The Federal Motor Carrier Safety Administration (FMCSA) is preparing new initiatives for its medical program, including regulations to provide for a federal medical qualification certificate to be made part of the commercial driver license (CDL).
Rose McMurray, FMCSA assistant administrator, discussed the initiatives July 24 before the House Committee on Transportation and Infrastructure, according to FMCSA information. “These initiatives include engaging the diverse medical community that examines drivers for medical fitness for duty, and in carrying out the planning, development, and research necessary to promulgate and enforce these proposed rules and programs,” she said.
Two new initiatives form the cornerstone of FMCSA's medical program redevelopment: the proposed merger of the medical certification and CDL processes and creation of a National Registry. Currently, these two initiatives are under departmental development and review, she said.
She pointed out that drivers must undergo medical examinations at least every two years, and that FMCSA maintains an enforcement program that, in conjunction with state and local partners, conducts compliance reviews and roadside inspections.
In 2007, roadside inspection resulted in more than 145,000 citations issued to drivers who did not possess medical certificates and more than 42,000 citations to drivers with expired medical certificates. Among the 16,000 FMCSA-conducted compliance reviews, 43 acute violations were identified where carriers used physically unqualified drivers and 181 critical violations identified where carriers did not have medical certificates on file, she said.
Among FMCSA's proposals is a requirement that CDL holders provide a copy of their medical certificate to the state driver licensing agency in order to be granted a CDL or to maintain their existing interstate driving privileges.
States would then add the medical certification information to the driver's record. If a driver failed to renew his medical certificate, or if a driver failed the physical examination, the CDL would be downgraded automatically to prohibit operation in interstate commerce.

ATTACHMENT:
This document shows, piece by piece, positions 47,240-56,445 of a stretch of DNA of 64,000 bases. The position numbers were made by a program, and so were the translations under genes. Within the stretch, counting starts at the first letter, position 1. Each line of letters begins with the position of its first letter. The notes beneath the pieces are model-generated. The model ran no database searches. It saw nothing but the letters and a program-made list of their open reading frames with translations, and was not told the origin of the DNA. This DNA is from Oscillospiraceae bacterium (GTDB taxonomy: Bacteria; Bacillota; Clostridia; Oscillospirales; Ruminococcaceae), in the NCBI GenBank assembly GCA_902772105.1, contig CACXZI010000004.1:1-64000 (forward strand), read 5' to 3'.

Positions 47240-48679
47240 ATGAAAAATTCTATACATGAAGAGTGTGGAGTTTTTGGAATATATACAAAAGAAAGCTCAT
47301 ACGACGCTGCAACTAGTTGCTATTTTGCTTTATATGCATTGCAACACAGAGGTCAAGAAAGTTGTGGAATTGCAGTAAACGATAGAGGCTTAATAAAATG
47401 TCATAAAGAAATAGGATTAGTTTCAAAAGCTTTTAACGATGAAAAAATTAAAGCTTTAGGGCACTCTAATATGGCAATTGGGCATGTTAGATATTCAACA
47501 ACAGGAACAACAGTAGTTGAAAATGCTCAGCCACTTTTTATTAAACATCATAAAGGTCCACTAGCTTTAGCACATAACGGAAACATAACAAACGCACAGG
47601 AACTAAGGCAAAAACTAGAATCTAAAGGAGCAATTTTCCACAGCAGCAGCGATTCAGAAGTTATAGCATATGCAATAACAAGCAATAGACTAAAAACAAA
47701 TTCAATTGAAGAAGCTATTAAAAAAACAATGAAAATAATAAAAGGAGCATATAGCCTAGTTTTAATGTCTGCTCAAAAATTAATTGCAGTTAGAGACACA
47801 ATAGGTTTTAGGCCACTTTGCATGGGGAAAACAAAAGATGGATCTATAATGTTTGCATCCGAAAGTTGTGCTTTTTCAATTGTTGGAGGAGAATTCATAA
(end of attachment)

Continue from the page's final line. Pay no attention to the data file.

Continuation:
States would be required to make the medical certification status available electronically to motor carrier safety enforcement personnel, motor carriers, and drivers. FMCSA and the states would be able to monitor whether a driver is medically certified, meaning that interstate CDL drivers would no longer be required to carry the medical certificate (also known as a medical card). Compliance with the medical requirements would be verifiable at the roadside by enforcement officers querying the driver license system.
FMCSA also has a process underway to establish a national registry of certified medical examiners. Current regulations allow driver medical examinations to be conducted by medical doctors, doctors of osteopathy, physician assistants, advanced nurse practitioners, chiropractors, and any other medical professional licensed or certified by individual state laws to perform occupation-specific physical examinations in accordance with the agency's protocols.
In addition, FMCSA would incorporate the initiatives within other agency plans, including the CDL Information System modernization and the Comprehensive Safety Analysis 2010 programs.
In 2005, FMCSA established the Department of Transportation's first Medical Review Board (MRB) to provide advice to the agency about the medical adequacy of existing standards. To date, the board has held eight public meetings. The physicians have made more than 40 science-based recommendations that FMCSA is considering in regard to changes to the medical regulations.
In examining its regulated driver population, FMCSA applies the evidence to analyze how disease and injury or symptoms from medical conditions, such as drowsiness or dizziness, are more likely to result in a large truck or bus crash. Once a study is completed, FMCSA holds a proceeding with physicians and scientific experts to conduct a peer review of this evidence. The evidence report and expert panel recommendations are then reviewed by the medical board.
“Crashes are usually the result of multiple events leading up to an incident,” McMurray said. “Braking, speed, and aggressive driving can be established, but the effect of a person's physical condition is extremely hard to establish as a direct causal factor for a crash, with the exception of several obvious causes, such as a cardiac event that can be verified by an autopsy.”
To date, FMCSA has completed 12 evidence reports on a wide range of topics, from medications and diabetes mellitus to vision and cardiovascular disease.
FMCSA is considering proposed changes to the driver physical qualification requirements to ensure that evidence-based standards are used to determine medical fitness for duty, she said.
McMurray's testimony is online at fmcsa.dot.gov. See the news section.